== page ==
WASHINGTON, D.C. — After years of operating in the shadows, general aviation is gaining, at last, some of the recognition it deserves through a new spirit of cooperation among many groups, organizations, businesses, elected officials, and charitable organizations.
For years some GA leaders focused more on their own particular issues than on the common good. But in recent years more and more have come to realize what a few forward-looking individuals had been preaching: In unity there is strength.
In 2007, the Alliance for Aviation Across America (AAAA) was formed with the initial membership of the National Association of State Aviation Officials (NASAO), Aircraft Owners and Pilots Association (AOPA), National Business Aviation Association (NBAA), League of Cities, and a few others. Membership has since grown to more than 5,500 agricultural groups, FBOs, airports, charitable organizations, elected officials, businesses, individuals, and aviation groups. Membership includes more aviation groups like the Experimental Aircraft Association, National Air Transportation Association, Helicopter Association International, and Balloon Federation. Non-aviation groups who know what general aviation does are also members, such as the American Corn Growers Association, League of Rural Voters, and National Agriculture Association.
NASAO members have been active in getting states to produce data about general aviation at the local levels. Most states now have significant data about what local airports and GA mean in jobs, economic contributions, and services to the areas. Results have even surprised some governors. Many have declared General Aviation Months or other special times to bring this to the attention of local citizens. Perhaps you have noticed the increases in these positive reports. Matt Hagar, of AAAA, commented that at least a governor’s declaration gets mention by the media in the capital cities. Most are carried in media throughout the states and frequently nationally. More than a dozen states have issued proclamations about GA. Also some cities and counties have recognized their local airports.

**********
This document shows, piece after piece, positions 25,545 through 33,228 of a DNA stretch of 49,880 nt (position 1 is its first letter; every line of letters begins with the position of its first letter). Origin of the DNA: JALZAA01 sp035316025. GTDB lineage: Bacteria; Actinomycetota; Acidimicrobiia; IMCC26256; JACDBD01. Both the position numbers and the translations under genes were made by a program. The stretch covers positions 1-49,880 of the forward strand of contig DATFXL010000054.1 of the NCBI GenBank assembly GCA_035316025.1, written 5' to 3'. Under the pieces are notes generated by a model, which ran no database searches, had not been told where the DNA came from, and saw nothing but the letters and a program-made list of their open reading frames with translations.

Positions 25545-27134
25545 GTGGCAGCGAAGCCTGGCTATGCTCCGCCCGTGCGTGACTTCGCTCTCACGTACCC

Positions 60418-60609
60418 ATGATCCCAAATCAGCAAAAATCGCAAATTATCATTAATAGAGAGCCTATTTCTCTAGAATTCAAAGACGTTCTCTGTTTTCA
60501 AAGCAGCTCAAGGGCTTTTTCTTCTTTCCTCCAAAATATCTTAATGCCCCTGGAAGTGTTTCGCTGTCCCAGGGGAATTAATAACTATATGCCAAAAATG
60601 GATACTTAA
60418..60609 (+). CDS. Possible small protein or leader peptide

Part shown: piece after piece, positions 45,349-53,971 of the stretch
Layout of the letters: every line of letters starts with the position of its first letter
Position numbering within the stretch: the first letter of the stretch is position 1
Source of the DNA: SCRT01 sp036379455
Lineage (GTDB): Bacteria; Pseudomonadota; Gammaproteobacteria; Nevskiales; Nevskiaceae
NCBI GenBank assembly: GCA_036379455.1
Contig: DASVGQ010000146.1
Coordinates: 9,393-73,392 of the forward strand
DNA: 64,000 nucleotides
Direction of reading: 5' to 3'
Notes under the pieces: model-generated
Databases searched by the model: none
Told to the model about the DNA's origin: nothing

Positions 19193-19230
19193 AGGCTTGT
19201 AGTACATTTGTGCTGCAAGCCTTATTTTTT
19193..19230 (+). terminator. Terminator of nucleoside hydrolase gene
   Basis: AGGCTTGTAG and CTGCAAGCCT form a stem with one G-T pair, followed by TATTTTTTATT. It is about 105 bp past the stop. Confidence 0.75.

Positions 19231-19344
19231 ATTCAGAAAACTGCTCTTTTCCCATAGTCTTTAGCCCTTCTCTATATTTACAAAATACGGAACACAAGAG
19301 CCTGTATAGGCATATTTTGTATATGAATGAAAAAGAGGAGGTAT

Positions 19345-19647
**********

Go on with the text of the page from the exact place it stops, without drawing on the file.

“One of the things we are trying to do,” says NASAO Executive Director Henry Ogrodzinski, “is to call them ‘Community Airports,’ which conveys a positive and understandable meaning.”
Another positive step is promotion by state aviation officials to help members of state legislative bodies form general aviation caucuses, like those formed in the federal House and Senate.
Conditions for general aviation aren’t yet CAVU, but present conditions seem to indicate conditions are brightening.